Visit your local supermarket and you’re bound to find some generic food products, sometimes lacking a brand name entirely or carrying one that’s specific to the store. Generally priced lower than “name” brands, these have been a source of some serious confusion over the years. So to paraphrase Jerry Seinfeld, what’s the deal with generic?
First of all, it’s been proven in multiple tests that the quality of generic products is comparable to that of name-brand foods; these companies (even though their names might not be on the boxes) work really hard to duplicate each specific product, and they tend to do it very well. The reason we don’t know much about generic and store-brand products is because that’s what the big companies intend; they spend billions on marketing and advertising every year, so why would they want us to know that the plain white box is of a comparable quality, but far less expensive?
Private label products (which are sold under a brand name that’s only available at one specific store) are essentially the same as generic products (which may not have a brand name at all). These less-expensive options exist for several reasons. One, store brands can bring in a much larger profit margin than major national brands, because the store owns the brand. Two, some name-brand companies have large factories with excess production capacity, and find that it’s in their best interest to sell the same exact product for less money; they still make a profit because while buyers are spending less money on their product, they’re still not buying from a competitor. Three, a small food seller can put his or her own shop’s name on a private label product — that way, consumers think that the shop is the only place to get it, although, in reality, it’s simply a generic food item.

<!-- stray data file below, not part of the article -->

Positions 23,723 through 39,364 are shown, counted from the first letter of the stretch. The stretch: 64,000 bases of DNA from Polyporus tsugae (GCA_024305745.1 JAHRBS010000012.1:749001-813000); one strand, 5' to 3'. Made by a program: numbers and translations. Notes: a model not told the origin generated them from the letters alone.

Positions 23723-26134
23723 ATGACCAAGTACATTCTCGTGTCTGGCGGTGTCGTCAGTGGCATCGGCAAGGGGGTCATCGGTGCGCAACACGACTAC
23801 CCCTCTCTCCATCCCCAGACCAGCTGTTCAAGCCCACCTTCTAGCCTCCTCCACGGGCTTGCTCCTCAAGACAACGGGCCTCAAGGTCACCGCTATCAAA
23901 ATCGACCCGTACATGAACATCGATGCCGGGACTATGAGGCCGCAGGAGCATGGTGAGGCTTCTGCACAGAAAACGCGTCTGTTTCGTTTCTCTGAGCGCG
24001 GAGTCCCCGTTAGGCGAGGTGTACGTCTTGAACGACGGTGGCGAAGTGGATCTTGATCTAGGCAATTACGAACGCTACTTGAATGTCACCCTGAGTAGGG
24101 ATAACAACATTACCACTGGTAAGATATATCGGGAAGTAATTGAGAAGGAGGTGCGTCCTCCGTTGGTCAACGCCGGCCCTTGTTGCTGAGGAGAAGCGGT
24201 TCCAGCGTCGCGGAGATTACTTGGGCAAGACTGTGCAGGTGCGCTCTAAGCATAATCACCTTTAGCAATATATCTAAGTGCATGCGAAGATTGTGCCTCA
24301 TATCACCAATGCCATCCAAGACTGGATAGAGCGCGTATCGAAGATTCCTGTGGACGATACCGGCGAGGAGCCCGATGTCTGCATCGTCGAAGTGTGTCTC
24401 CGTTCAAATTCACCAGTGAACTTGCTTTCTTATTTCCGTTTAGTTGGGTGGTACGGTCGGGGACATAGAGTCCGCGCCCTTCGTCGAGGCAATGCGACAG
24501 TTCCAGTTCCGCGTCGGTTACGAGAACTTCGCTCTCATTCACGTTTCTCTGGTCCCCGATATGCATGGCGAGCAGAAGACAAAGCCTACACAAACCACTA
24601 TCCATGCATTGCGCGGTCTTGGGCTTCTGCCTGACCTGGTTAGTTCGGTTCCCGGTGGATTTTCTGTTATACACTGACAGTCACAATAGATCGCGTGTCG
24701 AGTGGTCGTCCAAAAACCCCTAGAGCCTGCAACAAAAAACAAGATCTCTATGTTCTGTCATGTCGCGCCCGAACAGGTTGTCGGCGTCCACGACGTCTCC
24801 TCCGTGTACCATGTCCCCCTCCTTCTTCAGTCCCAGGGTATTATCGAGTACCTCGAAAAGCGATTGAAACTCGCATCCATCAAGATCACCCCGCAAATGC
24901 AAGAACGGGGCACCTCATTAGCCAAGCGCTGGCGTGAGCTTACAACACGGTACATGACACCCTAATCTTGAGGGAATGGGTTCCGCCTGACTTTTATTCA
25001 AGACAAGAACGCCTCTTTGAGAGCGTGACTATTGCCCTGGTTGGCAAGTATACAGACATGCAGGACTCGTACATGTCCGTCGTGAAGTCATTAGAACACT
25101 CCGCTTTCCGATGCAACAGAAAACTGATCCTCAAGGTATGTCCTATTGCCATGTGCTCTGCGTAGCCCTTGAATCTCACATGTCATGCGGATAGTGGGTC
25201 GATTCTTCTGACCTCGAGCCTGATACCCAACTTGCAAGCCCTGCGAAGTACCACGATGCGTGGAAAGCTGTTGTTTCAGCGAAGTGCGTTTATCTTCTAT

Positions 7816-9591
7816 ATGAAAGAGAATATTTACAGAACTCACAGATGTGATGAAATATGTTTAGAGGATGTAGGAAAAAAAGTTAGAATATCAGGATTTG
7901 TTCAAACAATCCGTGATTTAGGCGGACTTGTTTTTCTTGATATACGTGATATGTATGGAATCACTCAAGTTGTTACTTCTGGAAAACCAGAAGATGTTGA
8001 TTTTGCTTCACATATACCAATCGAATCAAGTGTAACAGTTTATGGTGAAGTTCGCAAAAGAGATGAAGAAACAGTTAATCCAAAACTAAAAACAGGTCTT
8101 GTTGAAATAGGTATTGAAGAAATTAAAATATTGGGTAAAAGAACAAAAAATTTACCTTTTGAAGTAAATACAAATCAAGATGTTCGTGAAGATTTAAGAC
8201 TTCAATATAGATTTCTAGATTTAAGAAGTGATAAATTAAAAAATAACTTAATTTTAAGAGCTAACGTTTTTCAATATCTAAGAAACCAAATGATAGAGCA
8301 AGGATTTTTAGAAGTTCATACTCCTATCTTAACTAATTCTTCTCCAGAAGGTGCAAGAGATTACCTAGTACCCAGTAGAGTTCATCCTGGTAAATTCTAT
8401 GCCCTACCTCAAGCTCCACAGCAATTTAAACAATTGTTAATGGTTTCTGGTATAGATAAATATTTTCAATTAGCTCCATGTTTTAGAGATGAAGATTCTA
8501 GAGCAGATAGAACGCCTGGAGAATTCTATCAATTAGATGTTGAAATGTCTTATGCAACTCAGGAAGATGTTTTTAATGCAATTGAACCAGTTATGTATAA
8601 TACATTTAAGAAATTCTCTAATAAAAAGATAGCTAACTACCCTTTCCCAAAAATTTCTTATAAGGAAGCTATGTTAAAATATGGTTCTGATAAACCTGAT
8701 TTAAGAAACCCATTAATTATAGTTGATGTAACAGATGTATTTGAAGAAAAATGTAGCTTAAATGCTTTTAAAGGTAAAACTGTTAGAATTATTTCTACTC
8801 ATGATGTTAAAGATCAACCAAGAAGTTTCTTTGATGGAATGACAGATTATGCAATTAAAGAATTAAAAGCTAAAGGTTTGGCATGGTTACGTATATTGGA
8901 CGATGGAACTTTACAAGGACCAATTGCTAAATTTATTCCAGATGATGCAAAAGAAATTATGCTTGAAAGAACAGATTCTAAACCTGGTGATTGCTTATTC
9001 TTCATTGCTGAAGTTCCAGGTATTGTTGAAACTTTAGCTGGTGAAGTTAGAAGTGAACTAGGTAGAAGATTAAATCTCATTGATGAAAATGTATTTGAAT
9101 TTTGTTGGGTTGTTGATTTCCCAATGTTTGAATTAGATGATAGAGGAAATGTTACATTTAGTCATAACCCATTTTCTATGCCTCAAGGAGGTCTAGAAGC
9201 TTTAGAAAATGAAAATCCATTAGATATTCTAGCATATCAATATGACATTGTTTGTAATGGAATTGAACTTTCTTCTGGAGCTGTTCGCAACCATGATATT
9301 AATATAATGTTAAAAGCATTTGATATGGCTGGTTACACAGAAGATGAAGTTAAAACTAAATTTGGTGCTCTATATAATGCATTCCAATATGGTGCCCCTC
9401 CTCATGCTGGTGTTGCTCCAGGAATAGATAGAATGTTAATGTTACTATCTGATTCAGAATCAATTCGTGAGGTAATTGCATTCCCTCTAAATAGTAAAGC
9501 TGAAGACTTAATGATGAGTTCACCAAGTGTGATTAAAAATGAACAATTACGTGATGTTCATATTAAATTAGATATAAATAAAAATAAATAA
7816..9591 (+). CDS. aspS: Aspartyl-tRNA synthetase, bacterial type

So yes, it’s all a bit confusing, but at the end of the day, the presence of generic food items is a win-win for everyone involved. The store makes a higher profit, the manufacturer gets rid of of excess inventory while still making money, and you, the consumer, end up saving a boatload. The one store-brand product we suggest you don’t buy, however? Herbal supplements.